Sorry if the blog was quiet last week. I promise I wasn’t sitting on the couch watching The West Wing on Netflix (although I do that a lot). Nope, I…
WENT TO IRELAND!
I’ve always wanted to go to Ireland. And not just Dublin – I wanted to see the countryside, the cliffs, the greenery, and listen to the accents (I LOVE Irish accents). We were fortunate to be able to go this fall. Flights to Dublin are currently much cheaper than the rest of Europe. By flying slightly off-peak times (leaving on a Thursday night and coming back on a Saturday morning), the plane tickets were very reasonable.
I feel like I have a special connection with Ireland that goes back to college. I knew I wanted to study abroad my junior year and Dublin was my first choice. My school offered a semester-long program at Trinity College. The Director of Study Abroad was quick to point out that Trinity was one of the oldest and most prestigious universities in the world. I had a 3.6 GPA at the time, which he said that I would need at least that to get into the program at Trinity. The application process was also extremely rigorous; it would have been like applying to college all over again! They required transcripts, essays, letters of recommendation, photographs(?), and a bunch of other things.
In addition (and this was a HUGE part of the decision not to go through with the application process), it was going to cost about what a semester at a top-tier private university costs – upwards of $20,000 dollars. I went to school at SUNY Geneseo, a public school. Even before I began paying back my loans, I knew that the cost of tuition at Trinity would be exorbitant. Add to that travel fees, living costs (Trinity is in the center of Dublin; Geneseo was in the middle of farmland) and other extras, I made the (smart, I think) financial decision not to apply to Trinity.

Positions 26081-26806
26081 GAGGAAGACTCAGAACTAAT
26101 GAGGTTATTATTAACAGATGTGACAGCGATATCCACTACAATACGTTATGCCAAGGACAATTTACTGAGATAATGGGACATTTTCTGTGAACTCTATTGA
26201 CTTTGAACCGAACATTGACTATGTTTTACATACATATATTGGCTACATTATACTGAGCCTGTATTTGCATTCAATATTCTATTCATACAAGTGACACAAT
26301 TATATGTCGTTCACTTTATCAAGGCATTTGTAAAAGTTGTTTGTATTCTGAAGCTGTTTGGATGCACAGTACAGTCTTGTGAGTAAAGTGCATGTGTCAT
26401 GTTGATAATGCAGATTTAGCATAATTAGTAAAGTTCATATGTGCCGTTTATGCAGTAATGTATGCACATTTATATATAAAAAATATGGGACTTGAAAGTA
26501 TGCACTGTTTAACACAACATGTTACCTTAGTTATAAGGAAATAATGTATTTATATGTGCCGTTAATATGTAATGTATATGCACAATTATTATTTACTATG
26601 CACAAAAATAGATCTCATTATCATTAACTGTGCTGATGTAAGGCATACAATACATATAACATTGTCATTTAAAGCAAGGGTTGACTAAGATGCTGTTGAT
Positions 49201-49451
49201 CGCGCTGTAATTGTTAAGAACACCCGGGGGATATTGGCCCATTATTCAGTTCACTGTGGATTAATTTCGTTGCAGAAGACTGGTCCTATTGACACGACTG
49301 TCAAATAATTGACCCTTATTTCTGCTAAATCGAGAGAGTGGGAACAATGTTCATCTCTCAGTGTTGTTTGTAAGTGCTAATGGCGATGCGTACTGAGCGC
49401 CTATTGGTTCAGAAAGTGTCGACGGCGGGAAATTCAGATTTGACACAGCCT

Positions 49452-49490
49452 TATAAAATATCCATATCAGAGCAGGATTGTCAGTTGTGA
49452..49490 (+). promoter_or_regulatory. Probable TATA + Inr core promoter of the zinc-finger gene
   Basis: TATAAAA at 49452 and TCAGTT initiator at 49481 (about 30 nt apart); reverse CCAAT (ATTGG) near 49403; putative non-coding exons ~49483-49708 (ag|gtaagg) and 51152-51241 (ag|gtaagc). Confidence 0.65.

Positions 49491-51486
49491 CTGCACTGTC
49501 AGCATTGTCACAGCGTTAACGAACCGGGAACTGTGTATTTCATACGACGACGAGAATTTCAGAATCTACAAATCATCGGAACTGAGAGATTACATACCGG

I did something totally awesome instead: I studied abroad in New Zealand! It was through a direct exchange program between the University of Canterbury (in Christchurch, on the south island) and Geneseo, so I only had to pay Geneseo’s tuition for that semester. Living costs were comparable because the US dollar was stronger than the New Zealand dollar. The biggest expense was getting over there and back (30+ hours of travelling). But man, was it worth it. I’m sure I’ll write more about my time there, but it was a life-changing experience and I’m so grateful that I was able to do it.
When I was weighing the options of where to study, I chose New Zealand because I thought that I would probably go to Ireland one day, but I didn’t know if I’d necessarily get to New Zealand. I’ve always wondered if I made the right decision and have often thought – damn, I really hope I get to Ireland soon. This year, I did!
I’ll write a full trip recap (or recaps) in the next week or so. I’m busy sorting through tons of pictures and drowning in heaps of dirty clothes. I know I meant for this blog to be about book reviews and literary stuff, but I love travelling and it’s a big part of who I am. Further, I had trouble finding certain helpful travel tips and details when researching this trip. For example:
- Will we drive off a cliff if we decide to rent a car?
- How hard is it to drive on the other side of the road?
- What is the best beer to get in a bar?
- Is it doable to drive around half the countryside in three days?
- What is a suggested itinerary to get a good first-taste of Ireland?
I do hope that these travel posts will help others plan/research a trip.
This post is getting long and it’s not even a trip recap or filled with pictures, so I’ll just end with this – I loved Ireland. It was breathtaking. Dublin is cool and fun, but I think the best way to experience Ireland is to go to the countryside. Also, and importantly, Irish people are some of the nicest, most genuine people I’ve ever met. Everyone from the owners of our bed and breakfasts, to parking lot attendants, to movie theatre cashiers, were out-of-their way friendly and accommodating. This fact turned a very good trip into a great trip.